Re: Fwd: Acceptance of Mediocre Documentation

Subject: Re: Fwd: Acceptance of Mediocre Documentation
From: Bruce Byfield <bbyfield -at- axionet -dot- com>
To: "TECHWR-L" <techwr-l -at- lists -dot- techwr-l -dot- com>
Date: Tue, 24 May 2005 16:16:18 -0700

On Tue, 2005-05-24 at 14:47 -0700, Anonymous Poster wrote:

> Ive racked my brain as to why wouldnt the PTB want
> clearer, more effective documentation.

Very likely, I'm afraid, because your boss doesn't consider
documentation important. That's something that is very easy for anyone
to overlook -- the fact that what is important to them isn't important
to other people. However, at a lot of companies, interest in
documentation doesn't extend beyond whether anyone is working on it.

Sometimes, the interest doesn't go that far. One company at which I
finished tech-writing for last July still hasn't hired another writer,
even though it has had software releases since.

> How do the rest of you deal with praise and/or
> acceptance for underachieving performance and mediocre
> documentation?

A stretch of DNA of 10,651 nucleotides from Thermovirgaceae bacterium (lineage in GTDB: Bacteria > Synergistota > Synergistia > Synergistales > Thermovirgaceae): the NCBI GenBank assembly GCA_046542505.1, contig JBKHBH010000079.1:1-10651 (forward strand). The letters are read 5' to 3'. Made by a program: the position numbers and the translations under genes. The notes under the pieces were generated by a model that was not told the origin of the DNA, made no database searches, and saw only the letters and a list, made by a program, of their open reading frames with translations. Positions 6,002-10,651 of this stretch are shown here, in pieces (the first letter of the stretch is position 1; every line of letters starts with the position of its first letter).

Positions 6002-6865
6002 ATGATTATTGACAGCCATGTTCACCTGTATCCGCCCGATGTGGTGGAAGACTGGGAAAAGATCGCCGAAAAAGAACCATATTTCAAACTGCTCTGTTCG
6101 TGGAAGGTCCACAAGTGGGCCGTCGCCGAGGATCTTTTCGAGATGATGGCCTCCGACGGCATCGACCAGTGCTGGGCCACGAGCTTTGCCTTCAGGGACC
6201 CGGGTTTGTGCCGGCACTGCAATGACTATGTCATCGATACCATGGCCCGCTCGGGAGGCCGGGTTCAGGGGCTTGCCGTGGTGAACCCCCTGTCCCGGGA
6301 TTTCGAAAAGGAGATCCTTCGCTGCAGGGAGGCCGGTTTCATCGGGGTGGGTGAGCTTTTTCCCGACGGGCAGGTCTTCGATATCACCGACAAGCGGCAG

You have three basic choices: Work to change everyone's mind, move on,
or accept the way things are and find some hobbies to make up for the
boredom of work.

Thousands of people learn to accept, but you don't sound like the type.
Working to change everyone's mind will keep you stimulated, but it is
also likely to leave you frustrated at times, and may not succeed.
Still, moving on may be hard to do right away, so you might want to try
it for a while.

> Should I expect this attitude in a
> corporate environment and seriously consider other
> options such as consulting?

The attitude you describe is one of the reasons I generally consult, and
have expanded beyond tech-writing. The funny thing about consulting is
that, once you're not part of the company, people tend to treat your
ideas more seriously. But it does have the advantage that you don't have
to deal with indifference very much. You're focused on the job you set
out to do, and, once you've done it, you can move on to the next one.
So, possibly, consulting might suit you very well.

> Am I being overzealous
> because I want things clearer, more usable?

No, but perhaps you expect things to change too quickly. You've only
been at the company a month. Put the company on probation, just as it
probably has you. Give it at least three months before you decide to
move on before making any decisions. If nothing else, you're at least
feel more confident that you're doing the right thing.

Bruce Byfield 604-421.7177


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Fwd: Acceptance of Mediocre Documentation: From: Anonymous Poster

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